Even buying a home isn’t the great joy that most people expect, since we grow accustomed to it, so there’s very little novelty, and the expense is usually very high.

Experiences, on the other hand, are by their nature novel. Having new experiences actually increases the neural connections in our brains, and allows us to think more broadly, and find different perspectives that in themselves may significantly increase our quality of life.

We also tend to have experiences with other people – and doing things with other people is one of the best things we can do for our happiness.

And speaking of other people… spending money on other people is one of the most satisfying uses of our money. If you want an immediate sense of happiness, doing something kind for somebody else is the most effective thing you can do.

So it’s not surprising that spending our money doing kind things for others is one of the best sources of spending satisfaction.

I’m not arguing against owning a home. There can be great satisfaction in that. Knowing you’re established somewhere you like, with good neighbors and familiar surroundings, can be a wonderful long-term source of serenity and well-being.

As long as you take all of the expenses – mortgage, insurance, taxes, repairs, utilities – into consideration.

I’m also not saying that you shouldn’t ever buy things like furniture, nice clothes or cars. But when you buy things, think about how much you will actually use them.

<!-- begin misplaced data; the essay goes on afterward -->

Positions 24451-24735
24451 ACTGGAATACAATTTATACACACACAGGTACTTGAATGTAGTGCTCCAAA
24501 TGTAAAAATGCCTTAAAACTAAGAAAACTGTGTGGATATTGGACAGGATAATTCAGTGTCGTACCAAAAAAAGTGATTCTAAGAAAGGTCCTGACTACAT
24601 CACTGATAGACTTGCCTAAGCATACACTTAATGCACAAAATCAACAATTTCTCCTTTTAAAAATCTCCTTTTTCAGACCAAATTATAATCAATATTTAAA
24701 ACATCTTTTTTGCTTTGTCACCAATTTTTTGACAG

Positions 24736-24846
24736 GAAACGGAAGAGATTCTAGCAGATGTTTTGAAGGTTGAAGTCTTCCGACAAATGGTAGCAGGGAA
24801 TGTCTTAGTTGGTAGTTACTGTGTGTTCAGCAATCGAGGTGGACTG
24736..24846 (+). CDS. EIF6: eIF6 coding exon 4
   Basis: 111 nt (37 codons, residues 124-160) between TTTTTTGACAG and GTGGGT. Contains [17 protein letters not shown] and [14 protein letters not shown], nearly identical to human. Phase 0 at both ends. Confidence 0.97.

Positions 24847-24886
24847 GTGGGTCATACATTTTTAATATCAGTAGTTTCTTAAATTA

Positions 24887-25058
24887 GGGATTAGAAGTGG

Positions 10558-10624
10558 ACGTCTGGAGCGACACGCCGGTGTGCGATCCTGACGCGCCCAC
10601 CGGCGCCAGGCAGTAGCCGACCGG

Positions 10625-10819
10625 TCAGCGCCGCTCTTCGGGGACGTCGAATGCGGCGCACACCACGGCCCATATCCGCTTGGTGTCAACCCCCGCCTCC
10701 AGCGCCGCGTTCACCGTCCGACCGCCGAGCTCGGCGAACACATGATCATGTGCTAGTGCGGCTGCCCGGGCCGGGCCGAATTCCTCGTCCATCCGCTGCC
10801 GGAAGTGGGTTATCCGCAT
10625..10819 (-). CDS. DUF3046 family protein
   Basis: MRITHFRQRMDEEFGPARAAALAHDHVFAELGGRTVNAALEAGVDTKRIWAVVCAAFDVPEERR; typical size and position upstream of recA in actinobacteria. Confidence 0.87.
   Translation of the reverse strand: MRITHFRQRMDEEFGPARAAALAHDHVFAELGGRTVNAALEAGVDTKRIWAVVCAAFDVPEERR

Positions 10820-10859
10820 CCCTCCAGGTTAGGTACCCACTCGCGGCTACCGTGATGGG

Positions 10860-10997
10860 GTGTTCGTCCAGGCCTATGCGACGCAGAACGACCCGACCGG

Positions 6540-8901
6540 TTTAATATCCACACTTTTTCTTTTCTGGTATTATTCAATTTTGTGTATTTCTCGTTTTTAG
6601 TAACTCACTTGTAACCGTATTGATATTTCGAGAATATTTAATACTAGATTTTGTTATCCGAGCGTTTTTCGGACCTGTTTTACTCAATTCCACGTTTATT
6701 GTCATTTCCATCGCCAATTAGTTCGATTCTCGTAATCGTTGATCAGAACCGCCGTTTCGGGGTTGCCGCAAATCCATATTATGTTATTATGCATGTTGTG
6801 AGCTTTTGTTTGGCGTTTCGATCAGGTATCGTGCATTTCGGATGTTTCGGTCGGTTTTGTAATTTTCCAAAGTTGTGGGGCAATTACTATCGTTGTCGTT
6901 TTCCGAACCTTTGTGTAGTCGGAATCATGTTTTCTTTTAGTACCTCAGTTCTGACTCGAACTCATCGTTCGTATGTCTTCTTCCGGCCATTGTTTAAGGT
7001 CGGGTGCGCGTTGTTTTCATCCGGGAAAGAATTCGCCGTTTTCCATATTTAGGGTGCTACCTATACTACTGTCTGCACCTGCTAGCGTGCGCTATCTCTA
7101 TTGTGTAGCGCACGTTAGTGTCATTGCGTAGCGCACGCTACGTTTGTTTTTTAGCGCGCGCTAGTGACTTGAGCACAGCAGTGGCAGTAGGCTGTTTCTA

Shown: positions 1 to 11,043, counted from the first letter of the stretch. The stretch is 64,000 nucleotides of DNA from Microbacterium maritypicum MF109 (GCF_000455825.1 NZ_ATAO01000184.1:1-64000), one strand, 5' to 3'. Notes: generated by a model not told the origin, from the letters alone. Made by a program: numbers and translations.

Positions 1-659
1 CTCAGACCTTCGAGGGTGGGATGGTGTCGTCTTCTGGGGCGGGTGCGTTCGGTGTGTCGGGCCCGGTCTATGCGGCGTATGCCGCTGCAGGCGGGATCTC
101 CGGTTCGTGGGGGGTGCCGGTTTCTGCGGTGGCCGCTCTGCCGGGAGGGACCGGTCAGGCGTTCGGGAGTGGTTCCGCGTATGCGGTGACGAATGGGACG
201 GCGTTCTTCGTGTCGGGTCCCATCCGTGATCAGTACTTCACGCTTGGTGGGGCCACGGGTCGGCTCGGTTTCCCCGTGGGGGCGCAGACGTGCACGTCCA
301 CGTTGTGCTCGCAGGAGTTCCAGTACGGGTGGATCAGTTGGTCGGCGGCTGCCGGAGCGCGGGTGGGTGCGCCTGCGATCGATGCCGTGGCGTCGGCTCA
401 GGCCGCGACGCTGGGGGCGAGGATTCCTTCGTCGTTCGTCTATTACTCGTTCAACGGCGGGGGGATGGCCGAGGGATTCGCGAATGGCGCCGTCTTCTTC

I have a very comfortable chair in my office. It was pretty expensive, but I spend a lot of time there, and I actually appreciate how comfortable it is most every day. That was money well spent. And repairing the drain in front of our house before these latest California storms was some of the best money I’ve ever spent in my life.

The important thing is to have all this in perspective, and choose consciously where we spend the fruits of our labor.

I have an acquaintance who found himself a widower in his 60s, living alone in a big house with lots of possessions. One day he realized that he was spending most of his life effectively curating that house and those things for somebody else – whomever would have them after he was gone. What he really wanted to do was travel.

He sold almost everything, bought a nice condo that served his needs, and spent the next several years traveling the world.

Not only does certain spending bring more happiness than others, but the seasons of our lives also change. Our quality of life can improve tremendously when we, from time to time, re-evaluate what we’re spending our money on.

But in general, if you think of spending a portion of your money on experiences and other people, while lowering your expectations for great happiness in most possessions, I think you’ll find that, to whatever degree money can buy happiness, you’ll have a lot more of it over time.


PS: My course, Mastering Emotions, Moods and Reactions, can help you with this part of your life in much greater detail, with deep understanding and practical skills for mastering these systems and living well. And now you can purchase the Mastering Emotions, Moods and Reactions Workbook for this course separately for $29.95 plus shipping. You can still get the online course with the downloadable workbook at a deep discount, for $99, if you use this code: LB99.


Joel F. Wade, Ph.D., is the author of The Virtue of Happiness, Mastering Happiness, his new course, Mastering Emotions, Moods and Reactions, A Master’s Course in Happiness, and The Mastering Happiness Podcast. He is a marriage and family therapist and life coach who works with people around the world via phone and video. You can get a FREE Learning Optimism E-Course if you sign up at his website,